What can prospective students do to prepare for the information management job search?

As a prospective MBA student, you need to start researching the industry sector to narrow your focus, because it's a very broad field. You want to look at industry subsectors. Those include hardware/software, Internet/cloud, social media, telecom or e-commerce.

You also want to research the company characteristics. Are you looking for large, established companies versus mid-sized versus startup? Startup space is also very varied. Questions to ask yourself include: do you want pre or post funding? What stage of funding: angel to series C? What industries? The different funding stages reflect different company size and culture, but also what may be expected of you on the job. It is important to understand these differentiations.

You can start doing some of the research before you even arrive at business school by reaching out to current students, colleagues at your current employment, alumni network from undergraduate institution. There are so many opportunities in the tech space, it’s important to have some idea of what you're passionate about. Then, when you arrive here you can hone that, because then you'll have to start thinking about which companies to target fairly soon.

One can tell whether students are passionate or not. I've seen students during the admissions process who say "Oh, I just want to be at Haas, because it's a great school" versus "I really want to be at Haas because you have this, and I want to take this course from this faculty."

You will the same kind of conversation with a Google or a Samsung. You may say: “I am excited to see the development of your Product X. I would imagine that your company could bring it to market to your enterprise customers by doing Y. Is that how the company looks at it?” You want to stand out with your passion and research.

Does Haas do anything to prepare candidates for those bizarre IT interview questions?

Berkeley-Haas students prepare for technology interview questions in many ways. Training starts with their MBA studies where they get fundamental training in critical and analytical thinking. The Career Management Group works closely with the student clubs (Haas Technology Club) to further help students to prepare by bringing back alumni who can mock interview them. These firms are looking for candidates who can break down problems, articulate their points and think quickly on their feet.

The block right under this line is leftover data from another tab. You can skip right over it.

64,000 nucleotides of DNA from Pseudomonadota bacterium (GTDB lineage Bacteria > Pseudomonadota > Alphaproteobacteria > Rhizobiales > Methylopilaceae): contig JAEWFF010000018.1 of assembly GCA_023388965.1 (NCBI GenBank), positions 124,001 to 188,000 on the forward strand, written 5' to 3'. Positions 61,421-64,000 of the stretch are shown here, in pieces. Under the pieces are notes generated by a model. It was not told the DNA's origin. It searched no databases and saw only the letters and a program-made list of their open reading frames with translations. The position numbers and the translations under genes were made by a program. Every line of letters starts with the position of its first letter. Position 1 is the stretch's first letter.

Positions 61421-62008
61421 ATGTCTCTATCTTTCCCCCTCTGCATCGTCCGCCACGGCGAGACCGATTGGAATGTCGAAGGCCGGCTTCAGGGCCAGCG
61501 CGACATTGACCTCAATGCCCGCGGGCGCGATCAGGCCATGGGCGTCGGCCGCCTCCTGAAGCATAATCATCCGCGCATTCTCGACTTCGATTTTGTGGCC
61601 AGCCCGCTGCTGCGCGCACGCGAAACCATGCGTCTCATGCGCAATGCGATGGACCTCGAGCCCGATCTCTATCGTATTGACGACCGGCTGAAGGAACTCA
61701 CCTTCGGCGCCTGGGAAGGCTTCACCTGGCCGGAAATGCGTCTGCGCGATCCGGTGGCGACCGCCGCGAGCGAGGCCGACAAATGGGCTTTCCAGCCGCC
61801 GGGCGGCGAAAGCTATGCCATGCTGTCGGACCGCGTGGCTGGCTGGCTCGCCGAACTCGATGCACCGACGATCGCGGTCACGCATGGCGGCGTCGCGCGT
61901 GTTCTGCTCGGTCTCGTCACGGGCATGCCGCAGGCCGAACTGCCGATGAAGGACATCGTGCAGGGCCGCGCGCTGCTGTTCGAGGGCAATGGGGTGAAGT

The Career Management Group has a Super Saturday where we bring alumni from the Technology sector back to campus to conduct mock interviews with the students. The Haas Technology Club helps students with the framework and practice to answer tech-focused case questions. We have graduating students in our Career Coaches program (an extension of our advising staff) who are tech focused and help our internship-seeking students with their interview preparation. 

What are the most common mistakes students make with the tech companies? How can those mistakes be avoided?

Common mistakes range from not doing your research to not being focused. I cannot emphasize enough how important it is to do the work that sharpens your focus around which jobs and industries and products interest you, and then to research the companies you wish to target.

Students sometimes falsely assume they are sufficiently familiar with a company because they are a consumer of the product/service or worked in the industry in a non-business role (especially those with engineering backgrounds). They need to understand and evaluate the dynamics of the employer from a business perspective (such as monetization of a company’s offerings). If they don’t demonstrate the acumen to be a valuable candidate in a business role, they won’t be competitive in the hiring process.

Is there anything else you would like to touch on?

When you are considering a career in technology, it is important to come to a place where you can foster your interest and be connected to firms. Being in close proximity to the firms and all the networking opportunities is important for creating opportunities for your next move.

At a school like Berkeley-Haas, you can create these opportunities by doing a project or independent study directly related to your desired career field. These opportunities will embed you in the space to learn the industry and the people. We see these opportunities leading to internships and full-time positions.  

A question to ask yourself: “If I'm really serious about starting a career in technology, should I be reading about it 3,000 miles away or should I be in it from day one?”

(conversation edited for length and clarity)

Written by Nicole Willson

Nicole is the SEO manager of TopMBA.com, as well as a contributing author. She holds a BA in history and sociology, and a master's in library science. Aside from her work for QS, Nicole is a long-time contributing editor and administrator for WikiHow.